Salmonella-tainted meat still making people sick
By Mary Clare Jalonick ASSOCIATED PRESS
WASHINGTON — An outbreak of antibiotic-resistant salmonella linked to a California chicken producer continues to sicken people more than a year after it started.
- But producer Foster Farms has not initiated a recall, and the government apparently has no plans to shut it down.
The Centers for Disease Control and Prevention said 50 new illnesses were noted in the past two months, bringing to 574 the number of cases in the outbreak. Most have been in California, but the outbreak is widespread; victims are from 27 states and Puerto Rico.
The Agriculture Department said it is closely monitoring Foster Farms facilities and that rates of salmonella in the company’s products have been going down. The department threatened to shut down Foster Farms’ facilities last year but let them stay open after the company said it had made changes to reduce salmonella rates. (Ineffective and corrupt! Responsible to protect “people – not Corp!)
- Food-safety advocates say it is long past time to pressure the company for a recall and to shut down production. Foster Farms said this week that it has put new measures in place, including tighter screening of birds, improved safety on the farms where the birds are raised and better sanitation in its plants.
The company suggested that the recent cases might be because salmonella incidence increases in the warmer months. (Cop-out! Cost of doing business — Step up or Close up!)
- Dealing with outbreaks is nothing new for Foster Farms. The company was linked to salmonella illnesses in 2004 and then again in 2011, before the current outbreak, which started in 2013.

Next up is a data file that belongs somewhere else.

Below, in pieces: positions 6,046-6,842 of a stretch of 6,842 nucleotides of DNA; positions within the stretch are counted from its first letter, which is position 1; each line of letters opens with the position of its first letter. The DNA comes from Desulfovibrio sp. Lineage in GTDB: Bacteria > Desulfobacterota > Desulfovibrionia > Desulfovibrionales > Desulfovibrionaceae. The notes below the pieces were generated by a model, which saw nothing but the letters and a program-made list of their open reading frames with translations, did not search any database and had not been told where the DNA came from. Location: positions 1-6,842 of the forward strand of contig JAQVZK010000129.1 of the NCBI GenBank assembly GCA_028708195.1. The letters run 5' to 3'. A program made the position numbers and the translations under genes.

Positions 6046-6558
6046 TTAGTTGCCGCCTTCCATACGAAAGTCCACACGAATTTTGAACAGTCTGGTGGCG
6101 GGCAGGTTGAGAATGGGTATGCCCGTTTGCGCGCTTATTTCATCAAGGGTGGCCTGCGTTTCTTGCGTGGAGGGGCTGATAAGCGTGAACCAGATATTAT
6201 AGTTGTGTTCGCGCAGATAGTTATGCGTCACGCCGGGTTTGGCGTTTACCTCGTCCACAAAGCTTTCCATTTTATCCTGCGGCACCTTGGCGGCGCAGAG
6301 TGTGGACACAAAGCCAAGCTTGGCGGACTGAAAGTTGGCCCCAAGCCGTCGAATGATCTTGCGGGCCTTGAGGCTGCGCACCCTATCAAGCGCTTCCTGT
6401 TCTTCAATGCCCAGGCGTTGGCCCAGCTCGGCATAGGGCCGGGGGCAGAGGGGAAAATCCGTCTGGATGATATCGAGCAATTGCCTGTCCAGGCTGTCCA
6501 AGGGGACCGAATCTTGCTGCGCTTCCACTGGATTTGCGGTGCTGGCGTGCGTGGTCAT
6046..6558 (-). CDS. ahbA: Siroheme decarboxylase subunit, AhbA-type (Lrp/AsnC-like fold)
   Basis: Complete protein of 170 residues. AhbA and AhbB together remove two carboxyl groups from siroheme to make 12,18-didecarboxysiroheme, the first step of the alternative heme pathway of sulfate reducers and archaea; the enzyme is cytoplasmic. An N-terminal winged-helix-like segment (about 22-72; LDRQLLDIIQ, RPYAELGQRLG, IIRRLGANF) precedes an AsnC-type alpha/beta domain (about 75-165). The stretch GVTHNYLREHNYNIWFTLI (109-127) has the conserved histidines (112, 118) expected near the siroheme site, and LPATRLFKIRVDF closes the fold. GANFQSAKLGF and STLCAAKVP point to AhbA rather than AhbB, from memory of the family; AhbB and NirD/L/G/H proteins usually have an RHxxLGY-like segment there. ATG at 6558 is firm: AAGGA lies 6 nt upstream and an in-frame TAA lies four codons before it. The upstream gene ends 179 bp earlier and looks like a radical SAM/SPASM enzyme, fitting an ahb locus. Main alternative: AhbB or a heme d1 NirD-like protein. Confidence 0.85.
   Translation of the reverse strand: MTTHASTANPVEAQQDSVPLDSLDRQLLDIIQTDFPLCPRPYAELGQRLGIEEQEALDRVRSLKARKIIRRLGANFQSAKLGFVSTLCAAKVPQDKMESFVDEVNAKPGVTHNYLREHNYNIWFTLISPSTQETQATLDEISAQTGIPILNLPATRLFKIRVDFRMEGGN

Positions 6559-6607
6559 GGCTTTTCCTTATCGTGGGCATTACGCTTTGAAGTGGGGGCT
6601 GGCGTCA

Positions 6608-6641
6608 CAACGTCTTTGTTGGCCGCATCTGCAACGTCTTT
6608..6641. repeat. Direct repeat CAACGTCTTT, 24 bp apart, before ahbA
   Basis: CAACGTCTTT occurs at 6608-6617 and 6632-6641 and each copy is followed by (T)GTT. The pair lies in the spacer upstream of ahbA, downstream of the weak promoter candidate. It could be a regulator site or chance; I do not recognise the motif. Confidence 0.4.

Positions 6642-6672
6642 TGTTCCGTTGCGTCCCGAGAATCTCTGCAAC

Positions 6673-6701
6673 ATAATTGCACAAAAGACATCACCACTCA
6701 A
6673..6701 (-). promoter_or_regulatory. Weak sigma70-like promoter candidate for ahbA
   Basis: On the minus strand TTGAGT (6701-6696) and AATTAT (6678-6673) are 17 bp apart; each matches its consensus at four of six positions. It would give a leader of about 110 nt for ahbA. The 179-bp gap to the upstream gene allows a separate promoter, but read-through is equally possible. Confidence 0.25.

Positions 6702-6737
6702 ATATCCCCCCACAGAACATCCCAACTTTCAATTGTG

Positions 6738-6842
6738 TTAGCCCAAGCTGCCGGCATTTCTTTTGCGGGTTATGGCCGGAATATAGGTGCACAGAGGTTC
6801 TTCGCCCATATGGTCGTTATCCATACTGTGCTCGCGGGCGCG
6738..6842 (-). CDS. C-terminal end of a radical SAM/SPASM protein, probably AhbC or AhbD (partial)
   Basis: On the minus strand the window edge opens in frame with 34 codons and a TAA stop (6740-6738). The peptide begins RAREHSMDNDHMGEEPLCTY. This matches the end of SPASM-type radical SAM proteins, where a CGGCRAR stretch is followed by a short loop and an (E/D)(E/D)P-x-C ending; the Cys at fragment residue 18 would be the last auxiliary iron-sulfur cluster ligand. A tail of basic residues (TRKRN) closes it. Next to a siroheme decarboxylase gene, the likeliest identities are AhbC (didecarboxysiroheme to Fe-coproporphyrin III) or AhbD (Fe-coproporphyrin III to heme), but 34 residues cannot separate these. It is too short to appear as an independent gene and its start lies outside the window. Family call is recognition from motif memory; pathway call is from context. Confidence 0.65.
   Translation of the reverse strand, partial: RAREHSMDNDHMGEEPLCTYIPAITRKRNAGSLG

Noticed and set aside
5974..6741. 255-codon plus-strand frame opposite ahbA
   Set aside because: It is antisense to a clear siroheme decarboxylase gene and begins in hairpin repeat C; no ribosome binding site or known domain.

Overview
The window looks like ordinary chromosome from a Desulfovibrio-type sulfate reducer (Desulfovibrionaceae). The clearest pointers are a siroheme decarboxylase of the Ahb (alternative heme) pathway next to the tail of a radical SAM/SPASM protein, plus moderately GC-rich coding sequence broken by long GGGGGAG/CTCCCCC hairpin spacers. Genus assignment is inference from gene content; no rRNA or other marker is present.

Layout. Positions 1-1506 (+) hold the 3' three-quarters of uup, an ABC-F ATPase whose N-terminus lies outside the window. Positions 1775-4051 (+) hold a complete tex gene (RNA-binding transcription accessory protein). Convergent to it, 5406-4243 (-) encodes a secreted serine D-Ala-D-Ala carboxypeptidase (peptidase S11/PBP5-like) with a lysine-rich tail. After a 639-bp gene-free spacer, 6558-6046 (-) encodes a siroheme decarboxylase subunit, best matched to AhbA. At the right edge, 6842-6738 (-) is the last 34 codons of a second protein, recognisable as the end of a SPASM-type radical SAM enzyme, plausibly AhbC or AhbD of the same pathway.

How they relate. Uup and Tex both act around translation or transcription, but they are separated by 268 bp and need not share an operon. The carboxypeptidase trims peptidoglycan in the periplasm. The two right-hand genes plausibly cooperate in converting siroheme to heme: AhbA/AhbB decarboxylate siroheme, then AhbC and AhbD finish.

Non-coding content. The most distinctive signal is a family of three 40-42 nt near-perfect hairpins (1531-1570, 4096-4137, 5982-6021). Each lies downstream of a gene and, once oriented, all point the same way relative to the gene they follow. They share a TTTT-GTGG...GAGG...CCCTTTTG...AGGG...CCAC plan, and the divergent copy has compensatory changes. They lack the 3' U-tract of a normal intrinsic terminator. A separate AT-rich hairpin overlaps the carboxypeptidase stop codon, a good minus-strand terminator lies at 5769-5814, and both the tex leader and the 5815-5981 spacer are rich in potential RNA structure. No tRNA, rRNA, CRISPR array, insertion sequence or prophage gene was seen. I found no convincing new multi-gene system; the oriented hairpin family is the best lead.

Recalls of poultry contaminated with salmonella are tricky because the law allows raw chicken to have a certain amount of salmonella — a rule that consumer advocates have long lobbied to change. Because salmonella is so prevalent in poultry and is killed if consumers cook the meat properly, the government has not declared it to be an “adulterant,” or illegal, in meat, as is E. coli.
The CDC said 37 percent of victims were hospitalized and 13 percent had developed blood infections, almost three times the normal rate.
The USDA has not released a comprehensive list of where Foster Farms is sold. Last year, Costco and Kroger-owned stores took Foster Farms products off their shelves. Neither company commented on whether they are selling them again.
Foster Farms did not respond to a request for comment
This stale, repetitive beat goes on and on, sad isn’t it? This sort of thing has been gong on for so long; the government agencies paid well to regulate and protect the health and well-being of our citizens, but instead, take corrupt treasure to look the other way. Our voices are clear, the message succinct and we are ignored. Would anyone agree that we must demand better from the White House?
Factory farming is killing us my friends. We’d all be better off if we just ate organic veggies in a salad. Animals living tortured brief lives, fed unnatural GMO’s; pumped full of chemicals and hormones and anti-biotics because they are so sick bring nothing to the table which is fit to eat. Jan)